Recorded at Decca's West Hampstead Studios on:
October 11, 1966
October 12, 1966
October 19, 1966
October 24, 1966
November 11, 1966
The personnel of the Bluesbreakers having changed since our last LP, this album serves as a proper introduction to two new members of the group...Peter Green on lead guitar and Aynsley Dunbar on drums. I think that most people will realize what a tough time lay ahead in the way of comparison and criticism for any guitarist in this country faced with replacing the acknowledged master of blues guitar, Eric Clapton, in my band. However Peter Green took over the job and managed to brave out the storm. At first he sounded like a Clapton copyist, not unnaturally since he was having to play the current repertoire that Eric helped to make famous, and the transition to new material had to be gradual. Within weeks though he began to develop his own ideas, and the technique to express them, until now it is obvious that both Peter and Eric have separately improved beyond recognition but in totally different directions. Speaking of the modern young blues guitarists that I've heard ‘live’ I would certainly cram Jimi Hendrix, Buddy Guy, Otis Rush, Eric Clapton and Peter Green on the same pedestal. In my opinion they all sound completely individual but they share the same emotional greatness. All I can say of Peter is that, having worked with him nearly every night since last July and witnessed his rapid progress as a blues player, he is the ideal guitarist for the overall band sound and a great person to work with.
Our new drummer, Aynsley Dunbar, is also a major musical talent and throughout the album he shows his strength and blues feel along-side bass guitarist John McVie in the rhythm section. Although John has been through good and bad times with us, I know from experience that a better blues bass guitarist would be difficult to find in this country. As a great rhythm section Aynsley and John should not be underestimated in their importance to every number on which they are heard.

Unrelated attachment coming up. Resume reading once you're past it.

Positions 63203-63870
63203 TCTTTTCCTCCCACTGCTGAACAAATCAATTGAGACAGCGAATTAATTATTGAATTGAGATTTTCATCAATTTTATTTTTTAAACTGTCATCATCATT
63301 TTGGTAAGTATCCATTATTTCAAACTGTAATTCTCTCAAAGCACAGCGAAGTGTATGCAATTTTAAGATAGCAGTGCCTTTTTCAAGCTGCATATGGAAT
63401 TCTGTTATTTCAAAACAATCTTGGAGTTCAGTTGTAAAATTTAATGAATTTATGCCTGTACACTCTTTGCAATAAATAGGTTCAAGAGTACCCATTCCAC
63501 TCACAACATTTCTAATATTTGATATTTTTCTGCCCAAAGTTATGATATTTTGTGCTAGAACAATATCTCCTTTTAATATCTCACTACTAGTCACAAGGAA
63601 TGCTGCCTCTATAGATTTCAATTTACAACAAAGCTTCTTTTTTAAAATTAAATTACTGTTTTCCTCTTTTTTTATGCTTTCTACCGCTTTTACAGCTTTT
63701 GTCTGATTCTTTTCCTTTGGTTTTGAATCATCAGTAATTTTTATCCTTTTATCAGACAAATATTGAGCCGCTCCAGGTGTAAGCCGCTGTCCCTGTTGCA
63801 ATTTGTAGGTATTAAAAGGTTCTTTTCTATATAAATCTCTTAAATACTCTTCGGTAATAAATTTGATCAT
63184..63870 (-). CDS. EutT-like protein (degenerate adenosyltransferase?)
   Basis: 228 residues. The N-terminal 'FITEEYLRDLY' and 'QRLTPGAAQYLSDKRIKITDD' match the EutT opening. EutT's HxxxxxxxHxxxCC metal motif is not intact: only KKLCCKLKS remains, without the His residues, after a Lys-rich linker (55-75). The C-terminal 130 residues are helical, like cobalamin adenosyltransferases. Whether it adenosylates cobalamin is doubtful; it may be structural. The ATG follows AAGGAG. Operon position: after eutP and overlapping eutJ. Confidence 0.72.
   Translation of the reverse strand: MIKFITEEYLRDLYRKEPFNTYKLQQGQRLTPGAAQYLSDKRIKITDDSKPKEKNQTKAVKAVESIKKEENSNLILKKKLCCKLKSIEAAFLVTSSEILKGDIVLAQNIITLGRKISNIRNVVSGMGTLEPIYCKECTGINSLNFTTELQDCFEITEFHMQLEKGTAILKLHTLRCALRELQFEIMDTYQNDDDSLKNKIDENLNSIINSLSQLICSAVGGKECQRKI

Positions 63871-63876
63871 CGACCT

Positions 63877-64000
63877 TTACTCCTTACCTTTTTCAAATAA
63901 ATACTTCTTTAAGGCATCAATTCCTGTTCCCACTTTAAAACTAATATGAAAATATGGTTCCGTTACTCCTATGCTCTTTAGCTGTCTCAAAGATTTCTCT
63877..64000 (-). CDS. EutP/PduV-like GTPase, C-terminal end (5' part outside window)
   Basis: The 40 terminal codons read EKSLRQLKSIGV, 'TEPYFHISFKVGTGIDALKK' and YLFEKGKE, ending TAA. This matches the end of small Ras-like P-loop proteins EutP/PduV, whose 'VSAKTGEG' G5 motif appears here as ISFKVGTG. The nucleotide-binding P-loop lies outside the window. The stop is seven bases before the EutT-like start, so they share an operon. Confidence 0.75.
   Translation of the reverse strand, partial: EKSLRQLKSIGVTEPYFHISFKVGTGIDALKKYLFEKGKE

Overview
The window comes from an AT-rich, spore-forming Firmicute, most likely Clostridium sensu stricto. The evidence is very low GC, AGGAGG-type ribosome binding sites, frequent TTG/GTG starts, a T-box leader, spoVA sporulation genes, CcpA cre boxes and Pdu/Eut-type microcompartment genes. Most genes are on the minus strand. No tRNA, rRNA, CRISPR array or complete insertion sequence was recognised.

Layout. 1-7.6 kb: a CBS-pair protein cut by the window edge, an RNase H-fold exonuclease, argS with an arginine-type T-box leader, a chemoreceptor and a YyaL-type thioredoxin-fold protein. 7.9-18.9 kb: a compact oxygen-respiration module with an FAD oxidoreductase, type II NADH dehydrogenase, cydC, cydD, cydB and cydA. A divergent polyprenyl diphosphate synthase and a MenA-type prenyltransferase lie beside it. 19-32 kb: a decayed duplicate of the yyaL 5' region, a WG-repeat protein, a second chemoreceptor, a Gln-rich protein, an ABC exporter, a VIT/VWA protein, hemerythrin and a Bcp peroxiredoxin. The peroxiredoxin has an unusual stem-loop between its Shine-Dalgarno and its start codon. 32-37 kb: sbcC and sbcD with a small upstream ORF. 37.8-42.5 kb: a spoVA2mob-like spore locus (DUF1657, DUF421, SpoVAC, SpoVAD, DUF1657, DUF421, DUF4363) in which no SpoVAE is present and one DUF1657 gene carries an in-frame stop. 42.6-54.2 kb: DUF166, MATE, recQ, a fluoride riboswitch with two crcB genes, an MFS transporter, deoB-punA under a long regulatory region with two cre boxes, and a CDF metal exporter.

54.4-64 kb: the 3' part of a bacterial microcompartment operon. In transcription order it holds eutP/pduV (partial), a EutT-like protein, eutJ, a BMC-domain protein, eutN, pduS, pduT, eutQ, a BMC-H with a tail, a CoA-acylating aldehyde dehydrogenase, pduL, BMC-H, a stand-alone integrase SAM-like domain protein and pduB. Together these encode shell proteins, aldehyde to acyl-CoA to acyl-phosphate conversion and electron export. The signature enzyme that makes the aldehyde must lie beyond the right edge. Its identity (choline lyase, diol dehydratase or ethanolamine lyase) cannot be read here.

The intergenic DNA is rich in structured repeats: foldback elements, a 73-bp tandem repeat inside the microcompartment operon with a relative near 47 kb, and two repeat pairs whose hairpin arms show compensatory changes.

A quick word about the use of horns which are heard on “Another Kinda Love”, "Someday After Awhile" and a couple more...I find them an advantage on some numbers but I would assure all our followers that I have no intention of augmenting the Bluesbreakers in the future, except for recording purposes.
These days I play guitar on many of the numbers in our repertoire and my 5 string can be heard on the great Elmore James classic “Dust My Blues” and again “Top of the Hill”. I play my old 9 string guitar on “The Same Way” and “Living Alone”. Harmonica crops up on “It's Over”, “Living Alone”, “Leaping Christine”, “You Don’t Love Me” and “There's Always Work”. The weird backing sound for the latter was achieved by greatly amplifying the faulty pedal click and hum emanating from the organ tone cabinet whilst Mike Vernon, Gus Dudgeon and I did the chanting and moaning sounds. As it is almost impossible to use a piano for club appearances. I always look forward to using one on our recordings. I overdubbed piano onto a few of these titles and featured it on “A Hard Road”, and “Hit The Highway”.
Peter is featured, as lead singer on “You Don’t Love Me” and on his own composition “The Same Way”. His guitar playing is well exposed on “The Stumble” and particularly on “The Super-natural” which he wrote specially for inclusion on this LP. I consider this one the most meaningful instrumentals I’ve heard and certainly stand as one of the high spots on the record.
The music contained here means far more to me than anything we’ve recorded before and I hope you will find your own special favorite tracks from the many contrasting types of blues represented here. Blues in it’s true form is a reflection of man’s life and has to stem from personal experiences good and bad, I accept that I’ve unwittingly hurt a lot of people who’ve known me, I’ve few friends left, and now the only thing to live for is the blues. “I’m trying to tell you people that the blues have hit me in my life. You know I was born for trouble and it’s a hard road ‘till I die”.